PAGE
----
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Cherry Laurels - How much to prune and when

Hi awesome people,

please see attached pictures of two of my 14 cherry laurels. I have marked 3 points on each of them. Can you please advise which of the three levels should I prune them at. And what is the best time to prune them. 


  • FairygirlFairygirl Posts: 52,116
    If you're trying to make a bushy screen, with growth at the base, you'd use the lowest level.
    They're pretty indestructible, so you can prune at any time as long as there isn't severe frost forecast.
    It's a place where beautiful isn't enough of a word....

    I live in west central Scotland - not where that photo is...
  • JennyJJennyJ Posts: 8,853
    On the other hand if you want them to provide screening above the wall but don't need to cover it, then the high level to promote bushiness and new growth above the wall. It depends what you're aiming for.
    Doncaster, South Yorkshire. Soil type: sandy, well-drained
  • PlantmindedPlantminded Posts: 2,283
    Whatever you decide, try to get your pruning done this month before the bird nesting season starts in March.  Give your plants a feed with an organic fertiliser afterwards and they'll recover quickly. 

    I notice the proximity of your bird feeder.  I would probably choose to cut the plants at the middle position, retaining some leafy shelter for your birds to approach the bird feeder and then retreat safely to eat the seed. 

    If you cut half way, the plants will send up new shoots from both the bottom and the top.  You can easily cut lower later if you want to -  the initial half way cut allows you to reconsider!
    Wirral. Sandy, free draining soil.
  • What do you want as an end result?
    Either way pruning now is fine - although avoid cutting through leaves - Laurels can look a little untidy with cut leaves.
    Perhaps a good mulch might a good idea too.
  • Thank you all for the responses. My purpose is actually more bushy at the mid level eventually. Currently they have grown too tall - some of them 8 ft. And they look skeletal at the bottom. 

    My only concern for some of the plants which don’t have a growth at the bottom, was if I remove all the leaves - will they still survive?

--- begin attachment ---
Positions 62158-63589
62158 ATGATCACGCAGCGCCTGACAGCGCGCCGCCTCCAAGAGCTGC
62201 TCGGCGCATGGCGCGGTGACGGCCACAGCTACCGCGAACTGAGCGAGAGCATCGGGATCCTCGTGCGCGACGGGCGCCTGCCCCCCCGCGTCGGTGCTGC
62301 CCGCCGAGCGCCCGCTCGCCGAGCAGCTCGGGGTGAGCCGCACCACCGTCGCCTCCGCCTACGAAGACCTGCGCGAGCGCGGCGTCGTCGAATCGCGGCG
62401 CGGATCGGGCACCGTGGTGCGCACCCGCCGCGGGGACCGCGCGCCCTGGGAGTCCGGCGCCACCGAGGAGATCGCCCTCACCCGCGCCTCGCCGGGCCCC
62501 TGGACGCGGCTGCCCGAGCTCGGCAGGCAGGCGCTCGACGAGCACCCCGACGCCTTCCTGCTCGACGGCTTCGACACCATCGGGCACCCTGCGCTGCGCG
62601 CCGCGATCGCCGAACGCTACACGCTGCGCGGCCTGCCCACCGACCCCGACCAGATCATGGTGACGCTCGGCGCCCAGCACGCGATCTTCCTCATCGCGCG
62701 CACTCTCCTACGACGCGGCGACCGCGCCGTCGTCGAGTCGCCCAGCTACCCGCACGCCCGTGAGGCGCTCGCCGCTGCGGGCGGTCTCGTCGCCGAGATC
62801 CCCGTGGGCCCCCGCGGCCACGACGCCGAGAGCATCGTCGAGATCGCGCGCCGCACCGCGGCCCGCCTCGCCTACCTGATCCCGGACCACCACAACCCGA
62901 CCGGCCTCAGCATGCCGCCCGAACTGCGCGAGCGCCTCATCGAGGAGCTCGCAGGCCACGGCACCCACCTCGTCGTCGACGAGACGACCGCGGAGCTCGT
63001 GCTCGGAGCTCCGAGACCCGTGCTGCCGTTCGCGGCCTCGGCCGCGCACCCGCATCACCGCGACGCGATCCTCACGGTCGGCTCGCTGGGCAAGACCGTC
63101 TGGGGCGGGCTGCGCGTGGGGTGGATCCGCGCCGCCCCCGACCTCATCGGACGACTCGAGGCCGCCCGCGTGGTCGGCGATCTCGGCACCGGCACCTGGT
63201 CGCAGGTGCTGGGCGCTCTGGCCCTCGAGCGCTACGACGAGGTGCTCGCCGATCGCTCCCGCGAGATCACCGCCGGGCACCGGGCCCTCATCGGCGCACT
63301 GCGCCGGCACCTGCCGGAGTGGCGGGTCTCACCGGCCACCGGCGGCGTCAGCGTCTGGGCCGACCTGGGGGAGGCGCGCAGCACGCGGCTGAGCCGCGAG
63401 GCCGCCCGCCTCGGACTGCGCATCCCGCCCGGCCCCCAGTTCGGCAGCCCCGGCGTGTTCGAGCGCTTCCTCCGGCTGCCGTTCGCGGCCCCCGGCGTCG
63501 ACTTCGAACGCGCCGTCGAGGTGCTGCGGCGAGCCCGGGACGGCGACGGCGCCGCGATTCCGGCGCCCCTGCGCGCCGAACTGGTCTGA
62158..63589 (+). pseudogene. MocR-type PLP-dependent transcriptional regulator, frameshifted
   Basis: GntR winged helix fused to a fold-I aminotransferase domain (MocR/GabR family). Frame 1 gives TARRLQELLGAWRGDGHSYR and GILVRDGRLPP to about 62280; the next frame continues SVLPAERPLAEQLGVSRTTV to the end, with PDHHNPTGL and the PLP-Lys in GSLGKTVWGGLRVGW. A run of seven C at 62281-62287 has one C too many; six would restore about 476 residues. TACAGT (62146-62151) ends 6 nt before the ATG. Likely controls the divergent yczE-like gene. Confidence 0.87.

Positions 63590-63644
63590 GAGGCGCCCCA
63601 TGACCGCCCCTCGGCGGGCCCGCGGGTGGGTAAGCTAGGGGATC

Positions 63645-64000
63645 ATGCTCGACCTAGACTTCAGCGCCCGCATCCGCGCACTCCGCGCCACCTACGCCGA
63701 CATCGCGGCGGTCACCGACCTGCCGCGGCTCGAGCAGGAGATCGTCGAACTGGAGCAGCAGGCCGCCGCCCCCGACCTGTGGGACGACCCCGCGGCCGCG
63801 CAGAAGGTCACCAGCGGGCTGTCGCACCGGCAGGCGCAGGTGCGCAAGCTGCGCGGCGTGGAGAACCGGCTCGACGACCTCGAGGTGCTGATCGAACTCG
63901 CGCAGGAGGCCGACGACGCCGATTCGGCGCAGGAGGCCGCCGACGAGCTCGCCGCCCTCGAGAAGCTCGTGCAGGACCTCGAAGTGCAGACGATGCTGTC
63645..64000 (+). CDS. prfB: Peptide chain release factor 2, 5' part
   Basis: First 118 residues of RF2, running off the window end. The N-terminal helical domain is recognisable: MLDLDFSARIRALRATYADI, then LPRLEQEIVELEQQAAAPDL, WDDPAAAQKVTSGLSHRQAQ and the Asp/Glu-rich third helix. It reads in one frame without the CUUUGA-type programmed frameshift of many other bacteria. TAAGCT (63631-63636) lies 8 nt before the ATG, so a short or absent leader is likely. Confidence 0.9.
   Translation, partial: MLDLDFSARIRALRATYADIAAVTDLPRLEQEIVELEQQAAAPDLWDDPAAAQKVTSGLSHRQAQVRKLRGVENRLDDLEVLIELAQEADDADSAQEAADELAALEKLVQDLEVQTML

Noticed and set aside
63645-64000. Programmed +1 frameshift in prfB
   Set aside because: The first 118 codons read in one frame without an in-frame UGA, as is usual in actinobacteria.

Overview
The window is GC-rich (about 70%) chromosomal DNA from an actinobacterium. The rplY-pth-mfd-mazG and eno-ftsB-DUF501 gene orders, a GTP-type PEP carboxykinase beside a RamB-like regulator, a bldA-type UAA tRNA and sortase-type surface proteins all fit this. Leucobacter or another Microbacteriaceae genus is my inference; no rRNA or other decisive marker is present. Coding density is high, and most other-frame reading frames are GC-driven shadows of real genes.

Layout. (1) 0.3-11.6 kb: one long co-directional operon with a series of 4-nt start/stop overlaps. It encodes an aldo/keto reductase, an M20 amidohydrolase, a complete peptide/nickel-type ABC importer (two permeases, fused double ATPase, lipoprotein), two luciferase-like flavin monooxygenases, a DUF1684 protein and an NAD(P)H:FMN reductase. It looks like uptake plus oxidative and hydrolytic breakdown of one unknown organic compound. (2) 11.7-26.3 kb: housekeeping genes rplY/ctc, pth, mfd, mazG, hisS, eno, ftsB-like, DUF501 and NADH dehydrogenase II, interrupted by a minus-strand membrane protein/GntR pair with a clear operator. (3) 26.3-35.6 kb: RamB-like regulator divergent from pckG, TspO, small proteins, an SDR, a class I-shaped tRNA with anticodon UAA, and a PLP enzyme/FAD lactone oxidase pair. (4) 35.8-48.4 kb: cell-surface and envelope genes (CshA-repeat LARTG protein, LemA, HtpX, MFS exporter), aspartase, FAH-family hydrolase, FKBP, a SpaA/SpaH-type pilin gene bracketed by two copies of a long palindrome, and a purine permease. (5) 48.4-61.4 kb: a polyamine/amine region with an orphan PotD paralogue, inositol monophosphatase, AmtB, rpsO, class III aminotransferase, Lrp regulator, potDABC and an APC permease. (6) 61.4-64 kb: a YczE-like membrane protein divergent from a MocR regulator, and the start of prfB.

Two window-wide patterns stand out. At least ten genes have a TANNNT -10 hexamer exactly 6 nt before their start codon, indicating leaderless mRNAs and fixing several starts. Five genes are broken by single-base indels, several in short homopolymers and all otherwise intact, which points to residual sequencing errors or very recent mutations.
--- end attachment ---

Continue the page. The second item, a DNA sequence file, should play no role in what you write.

• Good point on the bird feeder. It was such a lovely and lively bird feeder. I went away for the winter for 3 months. It’s been a month since coming back and the birds have not returned.  It’s almost like they are boycotting this one in anger :(
  • UffUff Posts: 3,199
    You have new growth at the bottom so if you want to form a screen (as below) then you need to cut the thicker, woody stems out at a lower level which will force more bottom growth. You don't need to cut any of the new bottom growth at this stage as you want that to grow. The pruning may seem drastic but laurels grow fairly rapidly and you should have a nice cover by the end of the summer. I always cut mine using secateurs and a lopper, not a hedge trimmer otherwise the leaves look messy.

    SW SCOTLAND but born in Derbyshire
  • FairygirlFairygirl Posts: 52,116
    As @Uff says, they'll grow back well after cutting back. You'll need to make sure the soil is in good order initially, by adding some extra organic matter - rotted manure, compost, etc. That will give them a good start.
    If the soil's dry, give it a good watering before doing that, and that will also help, especially as they're so near that wall - that can be a drier spot. It will depend on whereabouts you are though - some areas of the country are very wet, so that wouldn't be necessary.  :)
    Re your bird feeder - if you've been away for that length of time, and no one's been topping up the feeders, the birds will have been looking elsewhere for their food. Once you have the laurels pruned back, you can refill them, but it's always beneficial to keep feeders stocked once you start doing it. If you're intending cutting back soon, you might want to put the feeder in another spot  :)
    It's a place where beautiful isn't enough of a word....

    I live in west central Scotland - not where that photo is...
  • So if I get it right - you are saying go even lower than my last line at the bottom and go aggressive - let’s say 2ft from the floor on the woody stem?

    the growth you see at the bottom is not from woody stem but the roots
  • UffUff Posts: 3,199
     The woody stems with the top growth (and nothing in between) need cutting back to your lower line or just below. They will then produce new growth. 
    Basically, you're starting again with your hedge. After you've pruned it back just let it grow to the height you want it at. You can tidy the front to keep it from growing over the small wall. 
    As a reminder, don't cut the existing lower, new growth down at the bottom.
    SW SCOTLAND but born in Derbyshire
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